[Joy et al. 1999; Morral et al. 2002; Cleveland HH & Wiebe RP. 2008; Reissig et al. 2008; Wen et al. 2014; Tristan et al. 2012; Tarter et al. 2006; Van Gundy K & Rebellon CJ. 2010; Vanyukov et al. 2012; Barry et al. 2016]

    Putting cannabis in the underground market further exposes its consumers to hard drugs. This is like going to a beer distributor who also sells opioids, cocaine, and meth. Also, when people realize that they were for the most part lied to about the negative effects of illegal cannabis, respect for all laws, especially drug laws, is eroded. This further increases the likelihood of experimentation with other illegal drugs.

    Given an interest in recreational substances combined with a willingness to try illegal substances, cannabis is predictably, due to its popularity, the first illegal substance encountered. This does not mean that cannabis caused later drug use, cannabis use was simply a result of the same influencing factors as illegal hard drug use. The “gateway theory” is a simple observation of a typical sequence and has little to no utility in reducing drug abuse. A recent extensive review concluded that: “The promotion of the erroneous gateway theory ultimately does the public a disservice, including the hindering of intervention.” [Vanyukov et al. 2012]

  2. Americans don’t have to like cannabis, but they should hate its prohibition. This prohibition law strikes at the very foundation of our society. It is a tool of tyrants, used to violate core American beliefs and nearly every aspect of the Bill of Rights.

    A populace that accepts and becomes accustom to overreaching government policies, such as the prohibition of relatively safe, popular substances, becomes more accepting of overreaching, powerful government in general. This devastates America, not a plant that has been used by mankind since the beginning of recorded history.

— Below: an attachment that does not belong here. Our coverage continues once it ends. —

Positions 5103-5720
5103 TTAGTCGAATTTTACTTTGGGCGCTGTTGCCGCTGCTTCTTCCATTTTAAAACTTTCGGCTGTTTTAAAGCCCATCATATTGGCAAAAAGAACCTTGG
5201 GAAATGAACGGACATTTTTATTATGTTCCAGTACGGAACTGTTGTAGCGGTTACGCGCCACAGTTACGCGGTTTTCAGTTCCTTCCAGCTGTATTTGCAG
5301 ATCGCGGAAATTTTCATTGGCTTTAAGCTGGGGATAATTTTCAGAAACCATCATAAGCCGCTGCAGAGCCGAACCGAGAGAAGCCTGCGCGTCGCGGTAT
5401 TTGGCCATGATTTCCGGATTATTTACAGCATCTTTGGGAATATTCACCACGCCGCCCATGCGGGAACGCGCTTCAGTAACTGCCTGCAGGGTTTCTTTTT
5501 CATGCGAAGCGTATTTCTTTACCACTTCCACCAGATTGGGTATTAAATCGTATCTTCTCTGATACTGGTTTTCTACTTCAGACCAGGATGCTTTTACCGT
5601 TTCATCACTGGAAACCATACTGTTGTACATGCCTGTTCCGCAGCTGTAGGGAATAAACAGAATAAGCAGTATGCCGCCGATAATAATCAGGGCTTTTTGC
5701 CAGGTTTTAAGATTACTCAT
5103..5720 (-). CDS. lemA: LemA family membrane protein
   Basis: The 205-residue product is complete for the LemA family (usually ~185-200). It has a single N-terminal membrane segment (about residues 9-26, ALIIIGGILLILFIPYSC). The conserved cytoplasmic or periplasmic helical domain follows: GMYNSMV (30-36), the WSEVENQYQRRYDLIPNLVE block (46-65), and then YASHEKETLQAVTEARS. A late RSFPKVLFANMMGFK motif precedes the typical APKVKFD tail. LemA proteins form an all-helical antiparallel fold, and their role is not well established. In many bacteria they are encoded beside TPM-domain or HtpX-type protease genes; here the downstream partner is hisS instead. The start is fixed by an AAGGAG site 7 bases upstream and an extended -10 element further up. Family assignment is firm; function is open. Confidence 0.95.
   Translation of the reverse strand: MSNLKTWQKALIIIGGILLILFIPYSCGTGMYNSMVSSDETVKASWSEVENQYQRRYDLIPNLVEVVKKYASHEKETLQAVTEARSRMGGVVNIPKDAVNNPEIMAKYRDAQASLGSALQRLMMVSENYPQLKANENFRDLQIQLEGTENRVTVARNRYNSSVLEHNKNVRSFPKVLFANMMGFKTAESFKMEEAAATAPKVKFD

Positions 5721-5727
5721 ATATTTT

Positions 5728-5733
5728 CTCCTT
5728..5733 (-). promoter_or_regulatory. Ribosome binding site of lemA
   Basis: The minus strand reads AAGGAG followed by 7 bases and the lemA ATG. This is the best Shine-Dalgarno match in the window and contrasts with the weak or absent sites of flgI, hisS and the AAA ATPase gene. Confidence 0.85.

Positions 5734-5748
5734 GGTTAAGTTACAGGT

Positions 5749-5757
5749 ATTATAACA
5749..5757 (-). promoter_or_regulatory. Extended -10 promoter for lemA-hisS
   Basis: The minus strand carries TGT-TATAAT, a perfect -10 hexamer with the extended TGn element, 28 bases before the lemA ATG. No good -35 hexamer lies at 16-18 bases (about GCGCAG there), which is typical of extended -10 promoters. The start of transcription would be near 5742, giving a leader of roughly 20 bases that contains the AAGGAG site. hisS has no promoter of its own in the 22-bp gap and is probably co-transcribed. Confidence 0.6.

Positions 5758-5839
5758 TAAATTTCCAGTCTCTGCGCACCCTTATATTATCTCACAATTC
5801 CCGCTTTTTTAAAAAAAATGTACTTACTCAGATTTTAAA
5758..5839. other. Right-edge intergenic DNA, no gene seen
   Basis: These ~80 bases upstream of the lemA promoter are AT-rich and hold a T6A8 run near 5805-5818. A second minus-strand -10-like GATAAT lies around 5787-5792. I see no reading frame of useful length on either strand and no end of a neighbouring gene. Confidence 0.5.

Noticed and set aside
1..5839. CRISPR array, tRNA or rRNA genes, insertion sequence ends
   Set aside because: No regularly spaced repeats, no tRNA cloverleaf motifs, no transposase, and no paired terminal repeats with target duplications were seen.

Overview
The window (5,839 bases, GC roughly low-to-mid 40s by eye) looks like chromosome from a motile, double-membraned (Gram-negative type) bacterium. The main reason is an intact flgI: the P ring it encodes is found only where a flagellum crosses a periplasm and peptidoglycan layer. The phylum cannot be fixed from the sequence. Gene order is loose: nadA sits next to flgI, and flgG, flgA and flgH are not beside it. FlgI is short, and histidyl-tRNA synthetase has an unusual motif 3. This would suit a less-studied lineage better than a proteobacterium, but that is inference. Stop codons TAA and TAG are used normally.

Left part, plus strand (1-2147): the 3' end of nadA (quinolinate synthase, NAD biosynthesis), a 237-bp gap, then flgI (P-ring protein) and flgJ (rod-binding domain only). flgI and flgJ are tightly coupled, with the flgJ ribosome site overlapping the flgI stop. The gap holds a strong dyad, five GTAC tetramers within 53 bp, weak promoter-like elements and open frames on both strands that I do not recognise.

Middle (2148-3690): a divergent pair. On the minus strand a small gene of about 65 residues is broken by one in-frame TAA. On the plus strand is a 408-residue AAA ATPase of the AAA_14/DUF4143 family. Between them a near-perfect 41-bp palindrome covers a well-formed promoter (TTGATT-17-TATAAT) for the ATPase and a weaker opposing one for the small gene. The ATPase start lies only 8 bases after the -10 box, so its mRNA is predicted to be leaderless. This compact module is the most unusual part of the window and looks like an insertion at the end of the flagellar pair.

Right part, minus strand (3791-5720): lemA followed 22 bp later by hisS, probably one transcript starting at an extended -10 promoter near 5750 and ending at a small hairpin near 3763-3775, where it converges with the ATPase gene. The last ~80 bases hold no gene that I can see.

Those who believe in limited government, personal responsibility, free markets, and individual liberty should embrace the ending of this irrational, un-American, fraudulently enacted cannabis prohibition experiment. It should be the cornerstone of current GOP policy.

    Federal studies show about half of the U.S. population has tried cannabis, at least 15% use it regularly, over 80% of high school seniors have reported cannabis “easy to get” for decades. This prohibition, like alcohol prohibition has had little of its intended effect. In many cases cannabis prohibition makes cannabis usage problematic where it would not have been otherwise, be it light, moderate, or heavy usage. For the most part, cannabis prohibition only successfully prohibits effective regulation.

    A few issues created by prohibition: there are no quality controls to reduce contaminants (harmful pesticides, molds, fungus, other drugs), there is no practical way to prevent regular underage sales, billions in tax revenue are lost which can be used for all substance abuse treatment, underground markets for all drugs are empowered as a far more popular substance is placed within them expanding their reach and increasing their profits, criminal records make pursuing many decent careers difficult, police and court resources are unnecessarily tied up by pursuing and prosecuting victimless ‘crimes’, public mistrust and disrespect for our legal system, police, and government is increased, which is devastating our country.

    Prohibition is also very expensive, though, a cash cow for a number of powerful groups such as those related to law enforcement and the prison industry. These organizations have powerful lobbies and influence that perpetuate a failed drug policy through ignorance, fear, disinformation and misinformation. This ensures an endless supply of lucrative contracts, grants and subsidies from the government and its taxpayers to support their salaries, tools of the trade, ‘correctional’ services, and other expenses. Cash, property and other assets from civil forfeiture laws also significantly fatten their coffers while often violating civil rights.

    America was built on the principles of freedom and liberty. In some cases there are extreme circumstances that warrant intervention with criminal law. In the case of mind-altering drugs we have already set this precedent with alcohol. Cannabis is less harmful than alcohol to the consumer and especially to others. If we are to have justice, then the penalties for using, possessing and selling cannabis should be no worse than those of alcohol.

    Regardless of legal status, a large market for cannabis will continue to exist as it has for decades. Either the underground controls the market and profits from it, or the state does…all while ending their assault on our citizens. Let’s end this costly, futile attempt to eradicate a plant that a majority of Americans believe should be legal.

    • I believe you’re referring to the video in the story. That’s Sen. Sharif Street, whom Sen. Regan mentions in his op-Ed. He’s the sponsor of the Senate bill that would legalize recreational cannabis. Thanks – John Micek, Editor